U.S. Supreme Court Justice Clarence Thomas stood alone recently when he suggested reconsidering five decades worth of libel law standards. But Indiana media lawyers say chances of changing longstanding First Amendment protections appear slim.
A Lafayette attorney alleging a Tippecanoe County magistrate defamed him by reporting he was carrying a firearm in court in violation of state law lost his appeal of the dismissal of his defamation case when the Indiana Court of Appeals concluded the magistrate was acting within her judicial capacity.
A former Elkhart teacher who alleged a newspaper defamed him by writing an article about his federal lawsuit against the school that fired him failed to convince an appellate panel that the issue was not of public interest, or that the article was not written in good faith.
An Indiana Court of Appeals panel was asked to consider whether a reporter’s use of the word “incompetent” to describe a former Elkhart teacher’s termination was defamatory language – and ultimately whether a newspaper had the right to publish a story using the contested word.
The Indiana Court of Appeals reversed and remanded the denial of a hospital’s motion for judgment against a former employee terminated for unethical behavior when it found the hospital was entitled to judgement due to the lack of genuine issues of material fact.
Retired race car driver and former motorsports broadcaster Derek Daly on Thursday filed a defamation lawsuit in Hamilton County seeking at least $25 million from his former employer, WISH-TV Channel 8, and its parent company, Irving, Texas-based Nexstar Media Group Inc.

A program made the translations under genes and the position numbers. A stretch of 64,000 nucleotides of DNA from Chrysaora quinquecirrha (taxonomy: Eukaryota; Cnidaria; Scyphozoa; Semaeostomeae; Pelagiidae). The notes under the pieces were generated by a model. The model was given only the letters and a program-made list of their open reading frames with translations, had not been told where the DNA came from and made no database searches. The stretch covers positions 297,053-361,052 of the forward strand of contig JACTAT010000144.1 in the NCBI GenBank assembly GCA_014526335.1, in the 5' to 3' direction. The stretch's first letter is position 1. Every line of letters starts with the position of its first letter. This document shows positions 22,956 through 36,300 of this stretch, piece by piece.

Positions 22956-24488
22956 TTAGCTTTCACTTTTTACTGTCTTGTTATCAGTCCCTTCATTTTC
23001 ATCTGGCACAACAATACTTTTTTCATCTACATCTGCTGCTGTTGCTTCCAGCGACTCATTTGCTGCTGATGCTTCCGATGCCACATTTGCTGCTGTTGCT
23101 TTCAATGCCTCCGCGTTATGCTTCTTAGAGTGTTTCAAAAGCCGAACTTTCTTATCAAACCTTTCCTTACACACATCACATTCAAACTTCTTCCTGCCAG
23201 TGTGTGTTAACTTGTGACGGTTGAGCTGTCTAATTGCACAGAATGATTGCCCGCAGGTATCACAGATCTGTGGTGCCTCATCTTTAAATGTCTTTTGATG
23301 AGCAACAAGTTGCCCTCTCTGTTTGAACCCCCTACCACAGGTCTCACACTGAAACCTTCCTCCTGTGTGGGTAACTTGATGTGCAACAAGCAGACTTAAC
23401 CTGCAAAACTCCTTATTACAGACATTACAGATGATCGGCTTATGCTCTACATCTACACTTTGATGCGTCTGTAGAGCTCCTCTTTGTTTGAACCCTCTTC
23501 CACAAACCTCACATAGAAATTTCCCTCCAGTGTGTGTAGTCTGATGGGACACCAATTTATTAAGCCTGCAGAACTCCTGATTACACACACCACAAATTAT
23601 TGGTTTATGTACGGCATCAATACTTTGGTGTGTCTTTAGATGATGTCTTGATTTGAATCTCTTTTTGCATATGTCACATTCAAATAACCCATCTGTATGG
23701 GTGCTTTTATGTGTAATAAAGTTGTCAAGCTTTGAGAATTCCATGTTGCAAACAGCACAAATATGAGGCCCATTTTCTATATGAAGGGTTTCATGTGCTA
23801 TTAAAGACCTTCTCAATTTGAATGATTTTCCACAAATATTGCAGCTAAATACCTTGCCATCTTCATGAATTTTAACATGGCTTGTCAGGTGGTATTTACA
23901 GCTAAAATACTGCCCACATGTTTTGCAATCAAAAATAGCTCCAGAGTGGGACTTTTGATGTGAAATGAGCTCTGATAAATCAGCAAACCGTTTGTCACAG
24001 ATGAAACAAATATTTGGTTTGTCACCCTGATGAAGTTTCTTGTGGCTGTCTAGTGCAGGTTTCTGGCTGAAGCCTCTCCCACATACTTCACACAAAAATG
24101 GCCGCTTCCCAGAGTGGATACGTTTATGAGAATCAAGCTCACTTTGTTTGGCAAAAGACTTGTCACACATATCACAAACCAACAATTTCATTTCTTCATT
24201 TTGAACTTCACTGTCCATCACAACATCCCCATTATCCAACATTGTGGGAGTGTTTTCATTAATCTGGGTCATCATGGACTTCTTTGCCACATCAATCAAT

The 7th Circuit Court of Appeals has upheld a federal court ruling for the city of Lawrenceburg in its firing of a criminally charged police officer, who claimed his termination implicated his First Amendment rights because it came after he complained about the mayor and purported wrongdoing by city officials.
Though Indiana Attorney General Curtis Hill won’t face criminal charges stemming from allegations that he groped at least four women at a party in March, he may not legally be out of the woods. A tort claim notice filed with Hill’s office last week announced the women’s plans to seek civil redress against the Attorney General, an action that could have a direct impact on taxpayers’ wallets.
The Indiana Attorney General’s Office is now in the process of investigating a complaint filed against it, the state and Attorney General Curtis Hill after four women who publicly accused Hill of groping them at a party filed official notice of a civil lawsuit. If the women succeed on their claims against state defendants, taxpayers could be on the hook to pay any judgments.
After the special prosecutor announced his decision Tuesday not to bring charges against Indiana Attorney General Curtis Hill, the four women who have accused the state’s top lawyer of sexual misconduct stepped into the public spotlight together and said they are not done fighting.
A civil lawsuit against Butler University brought by a student who claims he was wrongly expelled after being falsely accused of sexual assault has ended with a judgment in favor of the university and other school personnel involved in the investigation.